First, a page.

How to reference a generic return type with multiple bounds

While the type parameters of a generic method can be restricted by bounds, such as extends Foo & Bar, they are ultimately decided by the caller. When you call getFooBar(), the call site already knows what T is being resolved to. Often, these type parameters will be inferred by the compiler, which is why you don’t usually need to specify them, like this:


But even when T is inferred to be FooAndBar, that’s really whats happening behind the scenes.

So, to answer your question, such a syntax like this:

Foo&Bar bothFooAndBar = FooBar.getFooBar();

Would never be useful in practice. The reason is that the caller must already know what T is. Either T is some concrete type:

FooAndBar bothFooAndBar = FooBar.<FooAndBar>getFooBar(); // T is FooAndBar

Or, T is an unresolved type parameter, and we’re in its scope:

<U extends Foo & Bar> void someGenericMethod() {
    U bothFooAndBar = FooBar.<U>getFooBar(); // T is U

Another example of that:

class SomeGenericClass<V extends Foo & Bar> {
    void someMethod() {
        V bothFooAndBar = FooBar.<V>getFooBar(); // T is V

Technically, that wraps up the answer. But I’d also like to point out that your example method getFooBar is inherently unsafe. Remember that the caller decides what T gets to be, not the method. Since getFooBar doesn’t take any parameters related to T, and because of type erasure, its only options would be to return null or to “lie” by making an unchecked cast, risking heap pollution. A typical workaround would be for getFooBar to take a Class<T> argument, or else a FooFactory<T> for example.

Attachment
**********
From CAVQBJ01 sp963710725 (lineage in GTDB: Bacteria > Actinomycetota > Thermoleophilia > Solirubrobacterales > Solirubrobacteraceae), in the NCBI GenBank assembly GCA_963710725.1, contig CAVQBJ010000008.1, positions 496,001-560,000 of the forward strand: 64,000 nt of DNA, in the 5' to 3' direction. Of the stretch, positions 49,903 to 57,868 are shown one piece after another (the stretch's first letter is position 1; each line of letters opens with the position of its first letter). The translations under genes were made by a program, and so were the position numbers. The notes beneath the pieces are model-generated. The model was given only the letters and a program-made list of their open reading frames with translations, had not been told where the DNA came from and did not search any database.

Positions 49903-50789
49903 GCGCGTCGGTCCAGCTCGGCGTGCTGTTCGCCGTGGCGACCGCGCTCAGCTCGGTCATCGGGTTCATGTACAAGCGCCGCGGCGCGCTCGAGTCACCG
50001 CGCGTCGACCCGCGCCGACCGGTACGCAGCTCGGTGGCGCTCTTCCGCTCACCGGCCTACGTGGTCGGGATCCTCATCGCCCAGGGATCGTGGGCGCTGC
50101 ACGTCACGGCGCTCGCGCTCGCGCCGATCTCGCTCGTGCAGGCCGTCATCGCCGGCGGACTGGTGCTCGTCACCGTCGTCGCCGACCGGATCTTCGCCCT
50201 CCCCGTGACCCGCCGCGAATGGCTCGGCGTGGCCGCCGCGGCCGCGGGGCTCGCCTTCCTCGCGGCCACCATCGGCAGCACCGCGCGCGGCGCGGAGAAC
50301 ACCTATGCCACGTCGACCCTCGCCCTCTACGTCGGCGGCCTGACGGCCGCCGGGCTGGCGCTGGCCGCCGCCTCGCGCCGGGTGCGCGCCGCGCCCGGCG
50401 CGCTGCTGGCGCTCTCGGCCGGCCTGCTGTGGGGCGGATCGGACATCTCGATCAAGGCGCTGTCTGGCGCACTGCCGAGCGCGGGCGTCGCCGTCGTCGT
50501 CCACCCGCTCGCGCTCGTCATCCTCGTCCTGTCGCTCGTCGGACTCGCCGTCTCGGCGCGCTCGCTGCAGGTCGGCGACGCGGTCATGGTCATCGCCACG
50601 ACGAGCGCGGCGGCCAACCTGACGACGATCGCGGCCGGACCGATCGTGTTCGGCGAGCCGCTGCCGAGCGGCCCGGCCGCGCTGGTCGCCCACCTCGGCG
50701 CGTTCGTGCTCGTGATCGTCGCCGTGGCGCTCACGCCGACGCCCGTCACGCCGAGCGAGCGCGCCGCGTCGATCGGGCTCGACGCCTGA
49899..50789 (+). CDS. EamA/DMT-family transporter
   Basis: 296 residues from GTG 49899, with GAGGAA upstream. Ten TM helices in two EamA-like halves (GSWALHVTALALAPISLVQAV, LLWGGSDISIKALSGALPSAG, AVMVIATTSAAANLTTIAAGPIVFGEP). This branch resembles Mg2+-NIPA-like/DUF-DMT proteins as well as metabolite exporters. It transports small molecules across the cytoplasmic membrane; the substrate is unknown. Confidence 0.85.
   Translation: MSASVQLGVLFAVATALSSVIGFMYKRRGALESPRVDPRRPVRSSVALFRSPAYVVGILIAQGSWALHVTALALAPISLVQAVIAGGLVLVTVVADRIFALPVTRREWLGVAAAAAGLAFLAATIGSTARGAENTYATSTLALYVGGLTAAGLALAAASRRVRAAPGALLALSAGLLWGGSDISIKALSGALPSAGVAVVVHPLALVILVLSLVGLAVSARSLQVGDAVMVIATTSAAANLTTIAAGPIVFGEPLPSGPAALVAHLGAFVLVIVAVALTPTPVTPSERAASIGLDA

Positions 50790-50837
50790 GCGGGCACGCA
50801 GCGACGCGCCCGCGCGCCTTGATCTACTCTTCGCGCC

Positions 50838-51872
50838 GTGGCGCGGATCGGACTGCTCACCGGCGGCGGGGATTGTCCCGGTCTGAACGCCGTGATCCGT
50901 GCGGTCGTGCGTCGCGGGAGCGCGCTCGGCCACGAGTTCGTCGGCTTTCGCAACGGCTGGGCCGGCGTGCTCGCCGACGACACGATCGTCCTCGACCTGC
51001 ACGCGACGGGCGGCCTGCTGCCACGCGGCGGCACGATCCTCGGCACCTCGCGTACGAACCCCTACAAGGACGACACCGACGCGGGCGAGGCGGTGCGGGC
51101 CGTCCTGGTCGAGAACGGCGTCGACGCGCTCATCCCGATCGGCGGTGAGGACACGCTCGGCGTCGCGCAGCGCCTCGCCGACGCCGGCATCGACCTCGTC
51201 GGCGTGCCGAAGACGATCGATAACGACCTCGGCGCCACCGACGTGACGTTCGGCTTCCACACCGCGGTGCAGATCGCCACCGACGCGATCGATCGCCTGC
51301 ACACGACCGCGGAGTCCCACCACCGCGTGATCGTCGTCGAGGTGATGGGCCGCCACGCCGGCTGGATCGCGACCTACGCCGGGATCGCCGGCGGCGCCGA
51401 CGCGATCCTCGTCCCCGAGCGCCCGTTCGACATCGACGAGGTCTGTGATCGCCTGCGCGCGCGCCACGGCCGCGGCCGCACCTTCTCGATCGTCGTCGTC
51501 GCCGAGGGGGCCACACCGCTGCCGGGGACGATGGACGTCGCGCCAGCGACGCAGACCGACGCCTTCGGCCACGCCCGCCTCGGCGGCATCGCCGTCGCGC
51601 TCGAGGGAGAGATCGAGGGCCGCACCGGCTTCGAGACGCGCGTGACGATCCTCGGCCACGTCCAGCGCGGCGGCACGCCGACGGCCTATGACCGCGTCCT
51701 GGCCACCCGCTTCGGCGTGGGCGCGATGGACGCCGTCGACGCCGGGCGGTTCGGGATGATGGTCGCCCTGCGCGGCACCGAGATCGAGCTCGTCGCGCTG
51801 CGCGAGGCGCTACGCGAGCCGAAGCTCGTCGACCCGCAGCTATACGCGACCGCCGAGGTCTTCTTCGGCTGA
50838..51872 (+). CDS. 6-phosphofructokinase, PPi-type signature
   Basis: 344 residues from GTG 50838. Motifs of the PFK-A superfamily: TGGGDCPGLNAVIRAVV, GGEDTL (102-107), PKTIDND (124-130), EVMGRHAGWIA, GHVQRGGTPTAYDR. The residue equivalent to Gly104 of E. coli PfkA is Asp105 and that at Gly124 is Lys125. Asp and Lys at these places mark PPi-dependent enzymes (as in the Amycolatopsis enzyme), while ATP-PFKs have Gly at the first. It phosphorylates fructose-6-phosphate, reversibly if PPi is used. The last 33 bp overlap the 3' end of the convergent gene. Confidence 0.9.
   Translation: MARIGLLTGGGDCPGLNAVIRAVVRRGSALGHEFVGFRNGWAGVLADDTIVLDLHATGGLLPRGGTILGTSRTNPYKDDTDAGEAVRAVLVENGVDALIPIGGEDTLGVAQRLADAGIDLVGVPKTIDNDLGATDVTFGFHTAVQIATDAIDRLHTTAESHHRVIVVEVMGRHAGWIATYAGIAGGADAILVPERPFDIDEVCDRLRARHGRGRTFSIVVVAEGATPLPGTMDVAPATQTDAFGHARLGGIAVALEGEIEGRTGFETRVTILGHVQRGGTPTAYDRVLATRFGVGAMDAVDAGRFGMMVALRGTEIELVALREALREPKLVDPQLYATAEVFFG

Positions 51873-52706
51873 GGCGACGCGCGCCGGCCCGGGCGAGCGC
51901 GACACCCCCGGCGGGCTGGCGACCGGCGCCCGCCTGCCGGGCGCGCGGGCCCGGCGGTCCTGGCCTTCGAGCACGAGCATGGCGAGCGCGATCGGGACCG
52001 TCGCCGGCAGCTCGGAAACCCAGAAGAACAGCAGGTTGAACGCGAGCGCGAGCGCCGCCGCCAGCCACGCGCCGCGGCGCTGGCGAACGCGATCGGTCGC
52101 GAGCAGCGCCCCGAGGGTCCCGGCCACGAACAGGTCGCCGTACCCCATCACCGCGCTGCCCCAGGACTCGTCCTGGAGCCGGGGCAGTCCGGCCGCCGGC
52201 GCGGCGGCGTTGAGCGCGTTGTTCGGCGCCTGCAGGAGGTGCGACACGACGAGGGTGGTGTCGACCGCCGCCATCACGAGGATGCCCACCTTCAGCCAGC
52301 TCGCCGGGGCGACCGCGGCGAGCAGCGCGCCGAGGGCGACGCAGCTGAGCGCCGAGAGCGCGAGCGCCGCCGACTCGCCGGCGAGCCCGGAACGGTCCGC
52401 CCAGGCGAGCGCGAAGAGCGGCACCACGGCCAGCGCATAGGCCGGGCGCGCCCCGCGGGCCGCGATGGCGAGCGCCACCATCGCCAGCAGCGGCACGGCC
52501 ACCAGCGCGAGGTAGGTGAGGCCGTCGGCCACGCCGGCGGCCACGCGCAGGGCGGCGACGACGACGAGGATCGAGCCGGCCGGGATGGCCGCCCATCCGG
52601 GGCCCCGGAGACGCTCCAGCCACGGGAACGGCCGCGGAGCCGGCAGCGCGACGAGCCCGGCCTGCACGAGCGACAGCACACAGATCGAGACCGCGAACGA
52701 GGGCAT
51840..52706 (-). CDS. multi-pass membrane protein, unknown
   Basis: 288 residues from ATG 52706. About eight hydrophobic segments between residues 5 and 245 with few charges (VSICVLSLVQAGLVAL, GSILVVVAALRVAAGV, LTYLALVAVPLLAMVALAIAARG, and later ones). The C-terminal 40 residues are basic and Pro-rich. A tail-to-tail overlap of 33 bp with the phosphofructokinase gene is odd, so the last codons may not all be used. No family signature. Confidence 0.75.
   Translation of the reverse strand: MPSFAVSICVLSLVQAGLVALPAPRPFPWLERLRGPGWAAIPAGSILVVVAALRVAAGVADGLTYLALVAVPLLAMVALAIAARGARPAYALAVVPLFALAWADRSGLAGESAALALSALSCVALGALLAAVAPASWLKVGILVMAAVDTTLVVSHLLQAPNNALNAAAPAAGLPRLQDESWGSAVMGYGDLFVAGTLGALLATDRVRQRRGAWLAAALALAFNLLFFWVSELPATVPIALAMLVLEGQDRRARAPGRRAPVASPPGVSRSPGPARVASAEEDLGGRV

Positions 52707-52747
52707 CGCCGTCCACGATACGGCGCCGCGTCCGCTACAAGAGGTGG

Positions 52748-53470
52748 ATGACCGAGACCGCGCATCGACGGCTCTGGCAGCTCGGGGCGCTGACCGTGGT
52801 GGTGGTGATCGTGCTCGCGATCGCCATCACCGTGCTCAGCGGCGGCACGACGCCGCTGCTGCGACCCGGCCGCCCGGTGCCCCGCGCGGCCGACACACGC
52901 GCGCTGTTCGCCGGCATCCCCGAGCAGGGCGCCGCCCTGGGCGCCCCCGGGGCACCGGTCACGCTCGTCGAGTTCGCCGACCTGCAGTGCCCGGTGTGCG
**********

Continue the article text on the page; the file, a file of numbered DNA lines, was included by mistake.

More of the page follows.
It turns out I was wrong when I asserted that the caller of getFooBar must always know what T is. As @MiserableVariable points out, there are some situations where the type argument of a generic method is inferred to be a wildcard capture, rather than a concrete type or type variable. See his answer for a great example of a getFooBar implementation that uses a proxy to drive home his point that T is unknown.

As we discussed in the comments, an example using getFooBar created confusion because it takes no arguments to infer T from. Certain compilers throw an error on a contextless call to getFooBar() while others are fine with it. I thought that the inconsistent compile errors – along with the fact that calling FooBar.<?>getFooBar() is illegal – validated my point, but these turned out to be red herrings.

Based on @MiserableVariable’s answer, I put together an new example that uses a generic method with an argument, to remove the confusion. Assume we have interfaces Foo and Bar and an implementation FooBarImpl:

interface Foo { }
interface Bar { }
static class FooBarImpl implements Foo, Bar { }

We also have a simple container class that wraps an instance of some type implementing Foo and Bar. It declares a silly static method unwrap that takes a FooBarContainer and returns its referent:

static class FooBarContainer<T extends Foo & Bar> {

    private final T fooBar;
    public FooBarContainer(T fooBar) {
        this.fooBar = fooBar;
    public T get() {
        return fooBar;
    static <T extends Foo & Bar> T unwrap(FooBarContainer<T> fooBarContainer) {
        return fooBarContainer.get();

Now let’s say we have a wildcard parameterized type of FooBarContainer:

FooBarContainer<?> unknownFooBarContainer = ...;

We’re allowed to pass unknownFooBarContainer into unwrap. This shows my earlier assertion was wrong, because the call site doesn’t know what T is – only that it is some type within the bounds extends Foo & Bar.

FooBarContainer.unwrap(unknownFooBarContainer); // T is a wildcard capture, ?

As I noted, calling unwrap with a wildcard is illegal: